Locking In Peace of Mind


WITH mortgage rates inching higher, some borrowers might want to consider a lock-in agreement, which freezes the terms of a loan while it is being processed, potentially saving borrowers thousands of dollars over the life of the mortgage.

This guarantee may be especially important for those who are refinancing, where even a quarter of a percentage point could skew a borrower’s calculations and make a refinancing less financially desirable, said Keith T. Gumbinger, a vice president of HSH.com a financial publisher in Pompton Plains, N.J.

Rates for the 30-year fixed-rate mortgage averaged 3.95 percent nationwide in March, up from 3.89 percent in February, according to Freddie Mac, though that is still significantly lower than the 4.84 average rate in March 2011. The average rate was 3.98 percent on Thursday, versus 3.99 percent the week before.

“We expect fixed-rate mortgages to gradually move higher over the next six months to about 4.25 to 4.5 percent as the country’s economic condition improves,” said Frank Nothaft, Freddie Mac’s vice president and chief economist. “This would be a move from the all-time record low rates we’ve experienced over the last few months but still at historically low levels.”

Rate lock-ins can provide buyers with some peace of mind, not to mention one less thing to think about in an otherwise onerous application process.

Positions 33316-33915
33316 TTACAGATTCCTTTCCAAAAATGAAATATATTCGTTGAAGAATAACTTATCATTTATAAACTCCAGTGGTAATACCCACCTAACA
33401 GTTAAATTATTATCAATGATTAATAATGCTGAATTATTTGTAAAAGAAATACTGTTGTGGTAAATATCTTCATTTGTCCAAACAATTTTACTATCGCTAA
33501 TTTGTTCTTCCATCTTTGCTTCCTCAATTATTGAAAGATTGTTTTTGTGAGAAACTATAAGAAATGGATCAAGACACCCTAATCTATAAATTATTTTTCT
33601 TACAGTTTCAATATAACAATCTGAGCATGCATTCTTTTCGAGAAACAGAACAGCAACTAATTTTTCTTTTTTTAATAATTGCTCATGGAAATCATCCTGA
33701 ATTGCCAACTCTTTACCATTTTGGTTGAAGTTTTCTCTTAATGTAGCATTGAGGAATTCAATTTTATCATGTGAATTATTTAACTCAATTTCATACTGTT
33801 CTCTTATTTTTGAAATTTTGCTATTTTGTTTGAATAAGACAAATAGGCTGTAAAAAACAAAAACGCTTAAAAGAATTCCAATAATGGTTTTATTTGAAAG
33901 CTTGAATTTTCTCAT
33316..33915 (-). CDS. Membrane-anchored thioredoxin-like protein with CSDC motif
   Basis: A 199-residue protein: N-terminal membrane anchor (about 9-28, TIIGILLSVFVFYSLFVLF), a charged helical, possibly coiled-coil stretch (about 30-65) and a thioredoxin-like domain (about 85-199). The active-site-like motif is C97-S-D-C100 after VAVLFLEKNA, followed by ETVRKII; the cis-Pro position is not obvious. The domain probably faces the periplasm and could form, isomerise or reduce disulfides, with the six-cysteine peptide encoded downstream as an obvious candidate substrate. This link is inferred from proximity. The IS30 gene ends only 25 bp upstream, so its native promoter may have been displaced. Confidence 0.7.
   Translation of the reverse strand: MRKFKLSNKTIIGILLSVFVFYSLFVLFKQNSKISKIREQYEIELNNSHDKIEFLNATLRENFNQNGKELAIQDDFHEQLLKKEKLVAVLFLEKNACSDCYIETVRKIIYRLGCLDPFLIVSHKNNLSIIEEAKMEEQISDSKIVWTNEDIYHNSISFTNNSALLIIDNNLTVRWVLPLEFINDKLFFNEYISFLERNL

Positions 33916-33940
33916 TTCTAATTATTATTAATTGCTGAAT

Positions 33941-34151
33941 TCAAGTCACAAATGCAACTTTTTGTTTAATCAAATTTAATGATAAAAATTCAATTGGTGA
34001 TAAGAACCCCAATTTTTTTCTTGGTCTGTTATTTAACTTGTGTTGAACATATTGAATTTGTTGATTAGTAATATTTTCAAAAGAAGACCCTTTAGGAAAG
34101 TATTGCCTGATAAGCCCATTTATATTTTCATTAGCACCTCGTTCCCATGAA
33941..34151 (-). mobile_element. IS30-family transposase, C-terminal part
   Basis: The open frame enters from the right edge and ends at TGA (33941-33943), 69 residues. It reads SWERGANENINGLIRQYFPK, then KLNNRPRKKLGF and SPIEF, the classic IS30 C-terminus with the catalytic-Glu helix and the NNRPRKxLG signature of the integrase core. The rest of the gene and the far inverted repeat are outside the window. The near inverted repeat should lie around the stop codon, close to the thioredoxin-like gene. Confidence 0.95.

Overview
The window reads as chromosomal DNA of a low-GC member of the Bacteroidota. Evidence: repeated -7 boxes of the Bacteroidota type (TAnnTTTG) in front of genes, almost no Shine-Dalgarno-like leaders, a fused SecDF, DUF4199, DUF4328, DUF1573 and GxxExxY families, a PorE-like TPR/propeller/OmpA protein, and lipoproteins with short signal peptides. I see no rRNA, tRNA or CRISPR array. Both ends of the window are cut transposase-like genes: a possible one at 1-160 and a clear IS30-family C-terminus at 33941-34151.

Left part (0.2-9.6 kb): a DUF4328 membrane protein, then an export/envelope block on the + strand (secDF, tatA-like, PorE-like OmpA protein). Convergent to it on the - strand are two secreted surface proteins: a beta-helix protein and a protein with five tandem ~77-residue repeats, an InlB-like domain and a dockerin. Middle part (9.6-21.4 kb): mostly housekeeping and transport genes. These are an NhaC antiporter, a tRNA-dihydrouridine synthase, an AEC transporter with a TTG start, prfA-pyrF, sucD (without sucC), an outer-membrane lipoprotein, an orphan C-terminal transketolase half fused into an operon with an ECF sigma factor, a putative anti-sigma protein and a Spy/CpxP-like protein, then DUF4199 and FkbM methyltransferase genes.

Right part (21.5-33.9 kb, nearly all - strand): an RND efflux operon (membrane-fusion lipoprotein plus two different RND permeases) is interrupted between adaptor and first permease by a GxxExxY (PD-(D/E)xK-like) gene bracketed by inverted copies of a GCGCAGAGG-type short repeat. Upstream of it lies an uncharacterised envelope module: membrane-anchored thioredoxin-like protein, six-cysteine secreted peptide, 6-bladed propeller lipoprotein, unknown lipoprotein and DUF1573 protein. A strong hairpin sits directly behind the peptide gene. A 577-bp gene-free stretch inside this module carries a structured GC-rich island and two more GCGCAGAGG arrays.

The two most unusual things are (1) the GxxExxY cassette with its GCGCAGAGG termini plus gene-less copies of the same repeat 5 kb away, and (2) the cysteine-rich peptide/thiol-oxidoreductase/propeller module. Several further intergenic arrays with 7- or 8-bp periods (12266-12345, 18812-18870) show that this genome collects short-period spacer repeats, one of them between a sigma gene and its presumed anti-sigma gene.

Lenders typically will give loan rate guarantee agreements when a borrower has a purchase agreement, but a few will provide them to those who are preapproved for a mortgage, said Rick Allen, the chief operating officer of Mortgage Marvel, an online site.

While shopping for a mortgage lender, Mr. Allen suggests inquiring about loan locks, too. “Get a copy of the rate lock agreement,” he said, noting that this would help borrowers better understand how the process works.

The cost of reserving an interest rate depends both on the duration of the lock and the amount of the loan. “The longer the lock, the more costly it is,” said Mark Lazar, an owner of Allied Financial Mortgage in River Edge, N.J. Most locks are for 30, 45 or 60 days, but some lenders will go as long as six months.

Most lenders offer some version of a free lock, Mr. Gumbinger said, though it may be only for 30 days. Others charge points — or fractions thereof — based on the loan size, which could amount to several hundred dollars. (A point is equal to 1 percent of the loan amount.) Sometimes these charges are refundable at closing, Mr. Gumbinger said.

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